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I once carried out a general practice surgery where the first two patients requested opiates but for entirely different reasons. I was struck at the time by the difference in my response. The first patient was an elderly man with pancreatic cancer. He came for a repeat prescription for a concentrated morphine solution to control his metastatic pain. I gave it to him willingly, and told him he could take it as often as he needed. I reminded him that, when necessary, I would be very happy to organise a syringe driver for him at home, so he could receive a continuous infusion of diamorphine intravenously. The next patient, however, had an entirely different presentation. She was a young woman from outside the area who had asked to be seen urgently. She told me she was recovering from heroin addiction and was on a methadone programme to aid her withdrawal. She said her handbag was stolen the previous day, with her prescription in it. Would I please issue a replacement? I politely refused. I explained that, like most surgeries these days, we had a firm practice policy, restricting such prescriptions to patients who attend our substance misuse clinic. She left with little protest.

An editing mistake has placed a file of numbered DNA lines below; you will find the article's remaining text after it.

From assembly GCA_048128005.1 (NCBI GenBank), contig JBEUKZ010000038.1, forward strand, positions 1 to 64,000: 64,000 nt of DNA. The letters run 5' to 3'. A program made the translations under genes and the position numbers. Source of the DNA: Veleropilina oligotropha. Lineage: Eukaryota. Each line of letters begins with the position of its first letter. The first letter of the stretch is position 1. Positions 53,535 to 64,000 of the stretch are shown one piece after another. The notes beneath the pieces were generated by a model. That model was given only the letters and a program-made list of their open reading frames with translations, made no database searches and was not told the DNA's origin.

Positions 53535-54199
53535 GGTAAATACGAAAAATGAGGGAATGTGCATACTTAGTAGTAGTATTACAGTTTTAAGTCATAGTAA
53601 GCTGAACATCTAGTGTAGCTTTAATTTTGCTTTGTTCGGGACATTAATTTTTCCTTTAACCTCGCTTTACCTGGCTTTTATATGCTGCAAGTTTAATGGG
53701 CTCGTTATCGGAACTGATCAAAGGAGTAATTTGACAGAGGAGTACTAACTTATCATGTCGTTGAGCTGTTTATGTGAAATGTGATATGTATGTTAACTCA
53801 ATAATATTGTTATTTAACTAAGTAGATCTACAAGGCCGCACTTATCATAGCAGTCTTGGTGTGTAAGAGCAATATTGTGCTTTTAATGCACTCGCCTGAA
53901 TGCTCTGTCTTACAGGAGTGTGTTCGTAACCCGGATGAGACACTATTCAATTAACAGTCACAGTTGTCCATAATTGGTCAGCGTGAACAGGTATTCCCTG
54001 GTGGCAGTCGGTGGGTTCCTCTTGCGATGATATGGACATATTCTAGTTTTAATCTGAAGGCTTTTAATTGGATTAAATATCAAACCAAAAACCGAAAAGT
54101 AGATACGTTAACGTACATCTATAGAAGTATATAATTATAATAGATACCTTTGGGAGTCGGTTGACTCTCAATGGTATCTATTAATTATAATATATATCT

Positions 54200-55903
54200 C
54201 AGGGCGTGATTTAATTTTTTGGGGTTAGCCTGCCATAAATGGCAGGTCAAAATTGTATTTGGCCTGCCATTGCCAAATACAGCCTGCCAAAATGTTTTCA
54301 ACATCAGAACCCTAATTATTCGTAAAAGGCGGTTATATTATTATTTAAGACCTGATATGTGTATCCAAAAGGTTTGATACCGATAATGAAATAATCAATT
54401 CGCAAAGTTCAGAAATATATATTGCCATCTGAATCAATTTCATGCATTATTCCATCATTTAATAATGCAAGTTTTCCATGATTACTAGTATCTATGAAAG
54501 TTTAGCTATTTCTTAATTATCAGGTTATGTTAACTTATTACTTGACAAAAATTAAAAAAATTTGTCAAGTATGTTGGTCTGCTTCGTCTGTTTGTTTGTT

A visitor from another planet, observing these two consultations, might have been puzzled as to why I was so relaxed and generous with one person, and so strict with the other, when they were asking for similar drugs in almost identical doses. I would have had to explain that, sadly, consultations like the second are about 10 times as common as the first in inner city practices: the first patient's request was legitimate, while the second was almost certainly deceitful, and driven by a helpless craving for the drug itself.

For patients and doctors alike, opiates are a blessing and a curse, a source of angelic relief from suffering and a diabolical cause of it. Morphine and heroin draw their users into the same polarisation as the drugs themselves. We admire one group as moral heroes for taking these as they face the ultimate challenge of their lives. We approach the other group too often as moral failures—with suspicion at best, rejection at worst. No other class of drugs has such powerful physical and psychological effects. None has such a Manichean image in our society, culture or political debates.

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